MS. REBECCA SHEIR
Welcome back to "Metro Connection." I'm Rebecca Sheir, and today we are all about transformations. So far, we've heard about ecological transformations, transportational transformations, even geological transformations. But we're going to kick off this part of the show by addressing musical transformations. Or would it be mathematical transformations? No, no, it would music or maybe math. Actually, you know what? It'd be both, or so says this woman.
MS. YVONNE CARUTHERS
I'm Yvonne Caruthers. I'm a cellist in the National Symphony Orchestra.
Because the way Caruthers sees it, math and music are intimately and intricately connected. And on Monday, April 9, she and her fellow musicians Aaron Goldman...
MR. AARON GOLDMAN
I'm the assistant principle flutist of the National Symphony.
And percussionist Danny Villanueva...
MR. DANNY VILLANUEVA
I'm a freelance percussionist in town, play extra with the National Symphony quite a bit.
...will appear at the Smithsonian's Discovery Theater to demonstrate the many magical ways you can transform math into music and music into math. The trio has done several student programs on the subject, but Monday's event is for people of all ages. I recently visited Caruthers, Goldman and Villanueva at a rehearsal room in the Kennedy Center where the National Symphony Orchestra regularly performs.
Caruthers brought her cello, Goldman brought his flute, and Villanueva brought his drum practice pad. And they told me more about Monday night's seminar titled "Math and Music: Closer than You Think."
Well, I thought a good way to get started would be to show one of the most obvious examples of how math and music are similar. And I'm just going to show you this, and maybe you could read it out loud.
Okay. It's a piece of yellow paper. It says A squared plus B squared equals C squared.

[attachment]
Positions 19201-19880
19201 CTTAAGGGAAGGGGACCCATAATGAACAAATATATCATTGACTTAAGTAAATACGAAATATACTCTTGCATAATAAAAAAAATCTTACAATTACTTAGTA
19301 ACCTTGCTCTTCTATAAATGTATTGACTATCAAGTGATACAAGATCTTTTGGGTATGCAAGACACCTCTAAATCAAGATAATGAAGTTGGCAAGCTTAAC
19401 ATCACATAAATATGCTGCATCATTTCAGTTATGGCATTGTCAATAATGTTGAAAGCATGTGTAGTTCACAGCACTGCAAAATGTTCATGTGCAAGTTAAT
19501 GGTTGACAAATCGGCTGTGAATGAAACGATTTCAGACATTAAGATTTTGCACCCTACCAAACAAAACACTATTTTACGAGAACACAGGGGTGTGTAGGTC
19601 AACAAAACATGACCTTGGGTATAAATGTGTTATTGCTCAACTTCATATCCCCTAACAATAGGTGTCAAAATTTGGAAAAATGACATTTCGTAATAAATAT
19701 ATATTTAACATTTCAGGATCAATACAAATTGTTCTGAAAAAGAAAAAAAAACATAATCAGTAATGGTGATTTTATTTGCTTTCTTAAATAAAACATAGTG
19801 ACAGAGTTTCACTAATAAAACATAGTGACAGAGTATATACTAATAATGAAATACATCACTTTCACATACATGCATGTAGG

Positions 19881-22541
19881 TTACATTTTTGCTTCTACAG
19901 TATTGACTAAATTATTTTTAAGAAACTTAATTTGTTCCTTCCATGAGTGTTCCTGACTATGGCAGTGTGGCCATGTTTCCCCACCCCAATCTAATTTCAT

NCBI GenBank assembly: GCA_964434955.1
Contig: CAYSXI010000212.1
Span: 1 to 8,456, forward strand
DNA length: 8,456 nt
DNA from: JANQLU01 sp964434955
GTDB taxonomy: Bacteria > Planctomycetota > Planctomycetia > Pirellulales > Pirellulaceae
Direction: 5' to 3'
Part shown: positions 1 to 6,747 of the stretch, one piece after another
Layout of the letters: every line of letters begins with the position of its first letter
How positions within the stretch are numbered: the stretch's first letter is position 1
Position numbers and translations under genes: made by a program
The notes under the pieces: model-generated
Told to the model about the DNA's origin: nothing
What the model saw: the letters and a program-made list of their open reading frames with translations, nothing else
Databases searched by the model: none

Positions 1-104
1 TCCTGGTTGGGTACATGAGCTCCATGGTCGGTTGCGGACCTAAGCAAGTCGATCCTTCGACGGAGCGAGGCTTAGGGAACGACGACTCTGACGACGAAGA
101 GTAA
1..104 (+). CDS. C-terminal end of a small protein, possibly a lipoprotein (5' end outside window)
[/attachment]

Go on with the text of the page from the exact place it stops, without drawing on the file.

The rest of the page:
And do you remember what that is?
I want to say that's the Pythagorean theorem.
Very good. You took algebra and geometry, but the point is that looks really simple, ABC. And then there's those little twos up there, but it's actually very sophisticated. These little mathematical symbols express really big ideas, and music is very similar to that. We use these simple symbols to express abstract ideas. So if I fold this down and I show these little symbols right here to Aaron and I say, Aaron, what is that? He'll say?
'Cause if you know how to read music, that's obviously the opening to "Beethoven's 5th Symphony."
Is that the one that goes (singing) ?
That's right. That's what that -- that's the one.
Then this is his really goofy little percussion notation.
That's a roll off.
Can you play it for us?
So both math and music use these symbolic languages, and out of those have grown these huge things. So from that, you know, then you can go on into all these other cool aspects of music or of math and see all these commonalities.
What are some other examples?
Well, another one is the idea of patterns. I think there was a program I was listening to not long ago, and this scientist was saying that one of the most important attributes for scientists or mathematicians, to be able to spot patterns really quickly. And we do that a lot in music. Danny, you probably deal the most with patterns 'cause of all these different rhythms. Do you remember that example you did for us with the paradiddles?
So a paradiddle is just like it's pronounced, para-diddle, which is right-left-right-right, and we reverse that, which is left-right-left-left. So, through different sticking combinations as drummers, we learn these patterns, and we use those in everyday playing, put them together. So a paradiddle would sound like this.
Right-left-right-right. Left-right-left-left. Left-right-right-left.
Paradiddle, and we can take further. And we can create a paradiddle-diddle, which adds another left-left at the end of that. So it's right-left-right-right-left-left, another combination. So it's right-left-right-right-left-left.
It's basically just right and left and what can we do with the right and the left and create these complex rhythms or patterns. And, as drummers, we learn to recognize those patterns as we're playing. It just it becomes innate, becomes part of us. And we just see it, and we just play it as goes.
I would love some more examples. What else can we address here?
Ratios. We love talking about ratios. Remember that guy Pythagoras?